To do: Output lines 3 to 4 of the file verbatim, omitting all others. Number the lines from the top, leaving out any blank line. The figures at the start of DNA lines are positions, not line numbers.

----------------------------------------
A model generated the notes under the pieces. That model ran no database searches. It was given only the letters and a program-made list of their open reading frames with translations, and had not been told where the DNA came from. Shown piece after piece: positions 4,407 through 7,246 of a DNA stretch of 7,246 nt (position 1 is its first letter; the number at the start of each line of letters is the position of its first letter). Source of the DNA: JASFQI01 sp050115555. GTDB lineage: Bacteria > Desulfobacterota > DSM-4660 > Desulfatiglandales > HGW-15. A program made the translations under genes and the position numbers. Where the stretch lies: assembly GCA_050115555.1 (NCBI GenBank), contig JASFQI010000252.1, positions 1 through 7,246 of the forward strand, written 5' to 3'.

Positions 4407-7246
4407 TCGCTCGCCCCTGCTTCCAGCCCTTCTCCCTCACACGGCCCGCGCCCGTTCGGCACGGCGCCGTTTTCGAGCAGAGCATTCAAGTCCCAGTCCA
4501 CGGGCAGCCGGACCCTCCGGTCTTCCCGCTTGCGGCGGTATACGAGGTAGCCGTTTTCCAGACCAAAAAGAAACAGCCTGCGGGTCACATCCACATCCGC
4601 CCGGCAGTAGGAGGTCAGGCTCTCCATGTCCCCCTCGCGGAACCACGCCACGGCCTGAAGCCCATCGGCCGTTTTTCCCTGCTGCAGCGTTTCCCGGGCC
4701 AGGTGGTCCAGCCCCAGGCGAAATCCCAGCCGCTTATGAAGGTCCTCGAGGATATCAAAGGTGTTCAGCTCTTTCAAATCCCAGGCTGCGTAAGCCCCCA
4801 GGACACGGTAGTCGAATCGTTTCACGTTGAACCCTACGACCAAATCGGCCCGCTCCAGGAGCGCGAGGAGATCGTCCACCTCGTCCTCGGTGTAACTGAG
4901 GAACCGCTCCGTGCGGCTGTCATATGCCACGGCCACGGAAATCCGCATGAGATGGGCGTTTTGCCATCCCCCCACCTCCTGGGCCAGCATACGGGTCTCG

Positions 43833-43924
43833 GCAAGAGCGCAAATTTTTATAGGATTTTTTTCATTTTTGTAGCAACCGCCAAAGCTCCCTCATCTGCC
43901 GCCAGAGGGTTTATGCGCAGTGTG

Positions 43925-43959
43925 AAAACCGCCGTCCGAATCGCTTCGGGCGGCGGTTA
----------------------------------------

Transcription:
4407 TCGCTCGCCCCTGCTTCCAGCCCTTCTCCCTCACACGGCCCGCGCCCGTTCGGCACGGCGCCGTTTTCGAGCAGAGCATTCAAGTCCCAGTCCA
4501 CGGGCAGCCGGACCCTCCGGTCTTCCCGCTTGCGGCGGTATACGAGGTAGCCGTTTTCCAGACCAAAAAGAAACAGCCTGCGGGTCACATCCACATCCGC